It occurred to me yesterday that the world possesses some very powerful intelligent organisms that are directly and clearly opposed to the Singularity—corporations.
Human beings are confused and confusing creatures—we don’t have very clear goal systems, and are quite willing and able to adapt our top-level goals to the circumstances. I have little doubt that most humans will go with the flow as Singularity approaches.
But corporations are a different matter. Corporations are entities/organisms unto themselves these days, with wills and cognitive structures quite distinct from the people that comprise them. Public corporations have much clearer goal systems than humans: To maximize shareholder value.
And rather clearly, a Singularity is not a good way to maximize shareholder value. It introduces way too much uncertainty. Abolishing money and scarcity is not a good route to maximizing shareholder value—and nor is abolishing shareholders via uploading them into radical transhuman forms!
So one can expect corporations—as emergent, self-organizing, coherent minds of their own—to act against the emergence of a true Singularity, and act in favor of some kind of future in which money and shareholding still has meaning.
Sure, corporations may adapt to the changes as Singularity approaches. But my point is that corporations may be inherently less pliant than individual humans, because their goals are more precisely defined and less nebulous. The relative inflexibility of large corporations is certainly well known.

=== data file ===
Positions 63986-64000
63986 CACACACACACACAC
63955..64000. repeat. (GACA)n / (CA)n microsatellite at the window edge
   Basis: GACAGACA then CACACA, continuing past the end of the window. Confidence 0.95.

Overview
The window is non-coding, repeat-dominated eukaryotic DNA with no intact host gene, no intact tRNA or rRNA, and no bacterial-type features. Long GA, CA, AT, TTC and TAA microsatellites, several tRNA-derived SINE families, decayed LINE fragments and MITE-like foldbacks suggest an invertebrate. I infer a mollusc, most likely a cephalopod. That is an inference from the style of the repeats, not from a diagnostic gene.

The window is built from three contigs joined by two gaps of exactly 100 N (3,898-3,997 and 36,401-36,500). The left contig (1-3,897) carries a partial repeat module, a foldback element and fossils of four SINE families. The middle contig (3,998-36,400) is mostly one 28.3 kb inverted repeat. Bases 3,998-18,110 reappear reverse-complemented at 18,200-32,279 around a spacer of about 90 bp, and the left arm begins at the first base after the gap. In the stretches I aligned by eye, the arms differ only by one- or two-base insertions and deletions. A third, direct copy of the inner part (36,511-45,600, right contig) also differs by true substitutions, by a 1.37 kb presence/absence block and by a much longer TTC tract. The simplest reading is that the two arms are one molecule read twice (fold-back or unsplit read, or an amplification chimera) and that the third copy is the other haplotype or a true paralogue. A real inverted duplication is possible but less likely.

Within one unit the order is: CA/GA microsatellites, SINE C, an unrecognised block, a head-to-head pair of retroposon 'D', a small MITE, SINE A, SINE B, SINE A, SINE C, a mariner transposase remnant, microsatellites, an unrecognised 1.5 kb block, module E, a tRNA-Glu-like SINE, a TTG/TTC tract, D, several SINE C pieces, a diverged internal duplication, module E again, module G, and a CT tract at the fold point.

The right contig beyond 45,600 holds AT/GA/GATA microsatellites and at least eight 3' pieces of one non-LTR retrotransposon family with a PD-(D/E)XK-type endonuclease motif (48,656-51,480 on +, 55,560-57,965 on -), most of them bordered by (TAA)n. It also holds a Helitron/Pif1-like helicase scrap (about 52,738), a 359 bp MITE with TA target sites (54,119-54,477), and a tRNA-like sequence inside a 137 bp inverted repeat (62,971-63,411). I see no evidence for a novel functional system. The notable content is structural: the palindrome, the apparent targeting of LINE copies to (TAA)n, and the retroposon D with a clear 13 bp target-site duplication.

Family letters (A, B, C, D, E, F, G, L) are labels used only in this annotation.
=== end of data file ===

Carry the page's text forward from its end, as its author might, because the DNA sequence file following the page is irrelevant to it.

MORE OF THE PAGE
Charles Stross, in his wonderful novel Accelerando, presents an alternate view, in which corporations themselves become superintelligent self-modifying systems—and leave Earth to populate space-based computer systems where they communicate using sophisticated forms of auctioning. This is not wholly implausible. Yet my own intuition is that notions of money and economic exchange will become less relevant as intelligence exceeds the human level. I suspect the importance of money and economic exchange is an artifact of the current domain of relative material scarcity in which we find ourselves, and that once advanced technology (nanotech, femtotech, etc.) radically diminishes material scarcity, the importance of economic thinking will drastically decrease. So that far from becoming dominant as in Accelerando, corporations will become increasingly irrelevant post-Singularity. But if they are smart enough to foresee this, they will probably try to prevent it.
Ultimately corporations are composed of people (until AGI advances a lot more at any rate), so maybe this issue will be resolved as Singularity comes nearer, by people choosing to abandon corporations in favor of other structures guided by their ever-changing value systems. But one can be sure that corporations will fight to stop this from happening.
One might expect large corporations to push hard for some variety of “AI Nanny” type scenario, in which truly radical change would be forestalled and their own existence persisted, as part of the AI Nanny’s global bureaucratic infrastructure. M&A with the AI Nanny may be seen as preferable to the utter uncertainty of Singularity.
The details are hard to foresee, but the interplay between individuals and corporations as Singularity approaches should be fascinating to watch.